President Obama’s health care legislation was a major topic throughout 2009, and the beginning of 2010 has been no different. Just as 2009 was filled with confusion, debates, and general concerns, 2010 continues on this weaving path toward uncertainty. In fact, a comparison of this update with the previous update and supplement in the November 2009 issue will reveal the paradox used to describe the health care legislation both then and now: while Congress is no closer to approving revised healthcare legislation, many significant developments have taken place in the intervening months. This update will again attempt to provide an understanding of where the process currently stands and briefly touch on the status of some of the legislation provisions.
Status of Legislation
At the end of 2009, the House of Representatives ("House") and the Senate unveiled their respective versions of the health care bill. While the House bill was unveiled, submitted and passed by its members within a relatively short timeframe, the Senate bill was not approved until Christmas Eve.
Following approval, both bills were to be sent to a conference committee to begin the negotiations necessary to produce a single health care bill. Instead of a formal conference, private negotiations were conducted with key lawmakers to address issues relating to the merging of the bills. However, during these negotiations, a major roadblock descended from Massachusetts.
In the Massachusetts’ Special Election to replace the late Edward M. Kennedy in the Senate, Republican Scott Brown defeated Democrat Martha Coakley. This Republican victory resulted in the Democrats losing their 60 member Supermajority voting block; the same 60 member Supermajority voting block that narrowly approved theSenate bill version. Because there were not enough votes in the Senate to likely approve any bill version or prevent a Republican filibuster, new strategies are being examined to determine how health care legislation should move forward. On January 27, 2010, during his State of the Union Address, President Obama reiterated his commitment to the health care legislation, but also indicated that a cooling off period would take place while health care legislation is being reexamined.
Even though the status and direction of the health care legislation as a whole is uncertain, a brief summary of the status of specific provisions within the legislation should be examined. Please note that the following summary is based simply on a comparison of the provisions within the House and Senate bill versions and does not comment on the level of support or disapproval from the Democratic or Republican parties.
It appears that there are several issues on which the House and Senate bill versions are in agreement. First, both bill versions are in agreement when it comes to immediate reforms (i.e. reforms that would become effective immediately upon passage of a final bill). The reforms would include such things as eliminating pre-existing condition exclusions. Second, there is general agreement for the creation of new health insurance marketplaces (i.e. exchanges) for individuals and small businesses to obtain health insurance. Sliding scale subsidies would be provided to make the premiums of the exchange plans affordable. Third, Medicaid eligibility levels would be expanded. Fourth, both bill versions contain individual and employer mandates resulting in tax penalties for the failure to purchase or offer coverage. Finally, there would be limitations on physician ownership in hospitals. Both bill versions would amend Section 1877 of the Social Security Act ("Stark Law") by imposing additional requirements to meet the hospital ownership exception.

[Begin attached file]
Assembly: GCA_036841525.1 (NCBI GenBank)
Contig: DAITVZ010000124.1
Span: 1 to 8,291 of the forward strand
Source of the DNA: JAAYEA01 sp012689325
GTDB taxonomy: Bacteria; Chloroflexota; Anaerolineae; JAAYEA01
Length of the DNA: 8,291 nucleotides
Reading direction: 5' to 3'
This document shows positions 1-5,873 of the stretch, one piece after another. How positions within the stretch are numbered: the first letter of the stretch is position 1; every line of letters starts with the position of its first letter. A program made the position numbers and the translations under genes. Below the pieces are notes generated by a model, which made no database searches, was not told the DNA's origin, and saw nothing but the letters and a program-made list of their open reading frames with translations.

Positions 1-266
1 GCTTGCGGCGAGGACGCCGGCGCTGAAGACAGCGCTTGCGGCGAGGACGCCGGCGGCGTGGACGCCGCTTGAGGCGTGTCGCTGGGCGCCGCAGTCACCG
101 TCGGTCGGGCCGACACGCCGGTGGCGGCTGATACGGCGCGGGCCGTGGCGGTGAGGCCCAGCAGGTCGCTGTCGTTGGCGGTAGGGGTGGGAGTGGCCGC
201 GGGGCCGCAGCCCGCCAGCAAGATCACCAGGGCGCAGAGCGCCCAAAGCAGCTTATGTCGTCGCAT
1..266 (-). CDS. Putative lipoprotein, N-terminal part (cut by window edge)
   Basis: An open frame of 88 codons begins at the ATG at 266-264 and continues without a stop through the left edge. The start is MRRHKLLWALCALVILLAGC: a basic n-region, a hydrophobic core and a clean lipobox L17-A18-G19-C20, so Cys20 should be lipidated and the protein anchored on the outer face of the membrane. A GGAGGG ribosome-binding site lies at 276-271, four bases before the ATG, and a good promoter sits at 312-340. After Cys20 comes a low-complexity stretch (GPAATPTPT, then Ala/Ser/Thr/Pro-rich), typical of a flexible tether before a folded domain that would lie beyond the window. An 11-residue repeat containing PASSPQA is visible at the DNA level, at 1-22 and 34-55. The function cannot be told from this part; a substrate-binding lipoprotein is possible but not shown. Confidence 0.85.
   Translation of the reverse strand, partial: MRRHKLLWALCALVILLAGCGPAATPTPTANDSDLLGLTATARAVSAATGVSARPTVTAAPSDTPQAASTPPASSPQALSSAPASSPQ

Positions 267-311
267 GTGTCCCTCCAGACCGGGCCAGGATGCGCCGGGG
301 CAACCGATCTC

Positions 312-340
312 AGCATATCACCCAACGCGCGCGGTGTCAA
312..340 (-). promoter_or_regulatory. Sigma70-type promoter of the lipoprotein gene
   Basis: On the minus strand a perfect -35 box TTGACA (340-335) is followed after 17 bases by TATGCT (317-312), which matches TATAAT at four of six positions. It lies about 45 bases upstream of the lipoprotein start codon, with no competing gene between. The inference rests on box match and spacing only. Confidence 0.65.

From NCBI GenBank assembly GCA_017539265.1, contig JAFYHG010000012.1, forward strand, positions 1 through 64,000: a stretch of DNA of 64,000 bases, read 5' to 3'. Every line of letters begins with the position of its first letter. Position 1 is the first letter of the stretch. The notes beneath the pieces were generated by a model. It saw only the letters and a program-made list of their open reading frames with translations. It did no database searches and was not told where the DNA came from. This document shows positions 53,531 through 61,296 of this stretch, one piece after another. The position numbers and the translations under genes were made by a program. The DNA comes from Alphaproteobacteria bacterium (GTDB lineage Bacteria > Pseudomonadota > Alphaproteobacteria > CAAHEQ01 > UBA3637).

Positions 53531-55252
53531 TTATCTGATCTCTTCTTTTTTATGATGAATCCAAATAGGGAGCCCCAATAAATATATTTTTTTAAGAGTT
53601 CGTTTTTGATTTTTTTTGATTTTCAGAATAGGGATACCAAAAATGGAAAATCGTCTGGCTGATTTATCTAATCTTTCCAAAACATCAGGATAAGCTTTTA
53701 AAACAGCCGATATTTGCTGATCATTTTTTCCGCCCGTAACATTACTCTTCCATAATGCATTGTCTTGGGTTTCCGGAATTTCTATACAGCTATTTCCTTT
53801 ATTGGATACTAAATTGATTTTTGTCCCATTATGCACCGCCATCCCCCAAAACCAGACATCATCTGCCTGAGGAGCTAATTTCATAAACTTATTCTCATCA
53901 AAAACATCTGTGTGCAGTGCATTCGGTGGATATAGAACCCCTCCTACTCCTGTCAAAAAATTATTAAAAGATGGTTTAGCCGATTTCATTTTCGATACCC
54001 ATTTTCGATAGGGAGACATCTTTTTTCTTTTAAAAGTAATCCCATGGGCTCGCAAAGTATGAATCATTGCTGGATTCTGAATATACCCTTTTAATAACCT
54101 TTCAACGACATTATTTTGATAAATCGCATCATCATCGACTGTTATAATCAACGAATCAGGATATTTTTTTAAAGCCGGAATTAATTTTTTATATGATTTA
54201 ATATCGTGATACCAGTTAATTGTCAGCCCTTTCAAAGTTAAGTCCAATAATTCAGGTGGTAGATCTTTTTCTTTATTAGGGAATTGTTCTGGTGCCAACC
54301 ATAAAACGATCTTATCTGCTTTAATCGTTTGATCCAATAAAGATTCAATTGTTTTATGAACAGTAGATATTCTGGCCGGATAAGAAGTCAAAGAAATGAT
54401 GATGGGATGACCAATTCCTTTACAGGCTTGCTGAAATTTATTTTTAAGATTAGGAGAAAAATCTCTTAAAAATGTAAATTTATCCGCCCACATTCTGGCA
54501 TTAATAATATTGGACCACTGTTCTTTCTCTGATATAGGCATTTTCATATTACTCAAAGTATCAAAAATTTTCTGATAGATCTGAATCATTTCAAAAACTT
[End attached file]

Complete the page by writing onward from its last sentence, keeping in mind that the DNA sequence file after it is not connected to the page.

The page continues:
While the House and Senate bill versions are in agreement on several issues, the three issues that are conflicting are the most contentious aspects of the legislation. The first issue the bills are in disagreement about is how the legislation will be funded. The House bill desires to impose taxes on high income individuals while the Senate bill aims higher taxes towards insurers and their "Cadillac" plans. The Senate bill additionally proposes a tax on elective cosmetic surgery. Another issue relates to the health insurance exchanges. While the bills agree that the exchanges should be created, there is a difference in the logistics. The House bill would establish a national exchange but allow for the formation of state exchanges in lieu of the national exchange. The Senate, on the other hand, would require each state to establish an exchange. The final issue involves the establishment of a government-run insurance plan. While the House bill aims to create a national insurance option that would be offered through the exchanges, the Senate bill would require the Office of Personnel management to contract with insurers and create at least two multi-state health plans that would be offered through the state exchanges.
When the country embarked on the road towards enacting comprehensive health care legislation the principal theme in any discussion was: wait for the process to become more complete before evaluating what the legislation will entail. As it currently stands at the end of January 2010, that theme has not changed. But given the impact of potential health care legislation, it is imperative to stay informed.
By Michael S. Byrd and Bradford E. Adatto.